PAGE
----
snow…

We need snowshoes! The tundra is still almost entirely covered by snow. Most of it is pretty soft, making it really hard to cover significant distances. Today, on our first day up, we did not get beyond the first part of Raurejaure, where at each step, we sunk into the snow until our hips. Although the snow will certainly hamper what we can do in these first days, we were pleasantly surprised by what we encountered on this first exploration…

With this amount of snow, it will be difficult to see where exactly this is even for experienced Ammarnäs-visitors! It is the view on Geppejaure, looking NE towards Gelmetje.
With this amount of snow, it will be difficult to see where exactly this is even for experienced Ammarnäs-visitors! It is the view on Geppejaure, looking NE towards Gelmetje.

First of all, we saw (and captured by hand!) two Field Voles and a Norwegian Lemming! If one can find live rodents this easily, there must be plenty – at least sufficient numbers for the skuas to find. Indeed, we saw two pairs with freshly captured lemmings that were torn apart and the intestines eaten. Its great to see how the male and female work together to rip the lemmings apart; each pulling on one end of the lemming! These observations also indicate that the skuas will breed this year; they only breed when there are sufficient rodents. We didn’t find a nest yet, but saw one individual ‘scraping’ to make a nestcup, and others were alarming and making territorial ‘long-calls’, indicating love is in the air.

This Norwegian Lemming, held in Michiels' iron grip, weighted 35.4g, which is about half the weight of lemmings in the peak year 2011.
This Norwegian Lemming, held in Michiels’ iron grip, weighted 35.4g, which is about half the weight of lemmings in the peak year 2011.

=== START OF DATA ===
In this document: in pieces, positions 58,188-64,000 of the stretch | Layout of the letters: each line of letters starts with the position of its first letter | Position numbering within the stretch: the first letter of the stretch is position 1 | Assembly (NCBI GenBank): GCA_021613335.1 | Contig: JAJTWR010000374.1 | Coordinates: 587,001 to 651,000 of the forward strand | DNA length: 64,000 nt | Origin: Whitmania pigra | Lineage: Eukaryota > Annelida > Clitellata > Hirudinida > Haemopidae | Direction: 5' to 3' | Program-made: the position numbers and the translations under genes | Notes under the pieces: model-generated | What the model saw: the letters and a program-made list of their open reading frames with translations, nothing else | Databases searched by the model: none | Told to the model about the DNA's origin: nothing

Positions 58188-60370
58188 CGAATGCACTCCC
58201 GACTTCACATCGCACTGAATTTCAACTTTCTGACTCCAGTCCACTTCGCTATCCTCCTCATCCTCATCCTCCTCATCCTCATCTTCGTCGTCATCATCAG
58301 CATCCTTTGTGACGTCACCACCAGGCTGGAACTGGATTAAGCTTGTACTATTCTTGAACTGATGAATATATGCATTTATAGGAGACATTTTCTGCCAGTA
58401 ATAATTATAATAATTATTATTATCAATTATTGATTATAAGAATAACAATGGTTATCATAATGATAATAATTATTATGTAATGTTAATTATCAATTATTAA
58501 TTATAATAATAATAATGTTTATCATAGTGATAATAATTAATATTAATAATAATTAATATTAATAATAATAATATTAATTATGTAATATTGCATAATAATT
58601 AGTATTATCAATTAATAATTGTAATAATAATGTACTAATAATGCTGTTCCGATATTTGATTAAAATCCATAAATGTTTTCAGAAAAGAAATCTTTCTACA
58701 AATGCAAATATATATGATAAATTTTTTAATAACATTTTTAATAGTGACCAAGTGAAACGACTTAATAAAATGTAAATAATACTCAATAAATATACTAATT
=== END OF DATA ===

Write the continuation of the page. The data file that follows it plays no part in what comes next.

In Geppejaure, two pairs of skuas were where they should be if they are to maintain their imago of high site-fidelity. Of each pair, we could check one individual for rings. They were KM (see a record shot below) and KJ, both at the same spot where they bred in 2011 and 2014 (virtually no skuas bred in 2012-2013). Very nice to see them again! Lets hope they are more cooperative than last year…

KM is present again. This bird wintered in the Benguala Current (close to South Africa) in the past years.
KM is present again. This bird wintered in the Benguala Current (close to South Africa) in the past years.

Meanwhile, many waders and the usual Lesser White-fronted Geese are still in the delta next to the village, waiting for the snow to melt so they can start breeding. Amongst them are several hundred Red-necked Phalaropes; a fantastic sight!

(We had a good trip driving up north; during the last night we saw Hawk Owl, more than ten Moose, Capercaillie, Black Grouse, some Foxes and many Mountain Hares.)

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One thought on “snow…

  1. Sieglinde June 2, 2015 / 10:51 am

    Sounds great with all your sightings. I can tell from Abisko that we’ve also seen a lot of vowls and lemmings as soon as the snow melted. It will be a great year from raptors and owls. Good luck for your trapping season!

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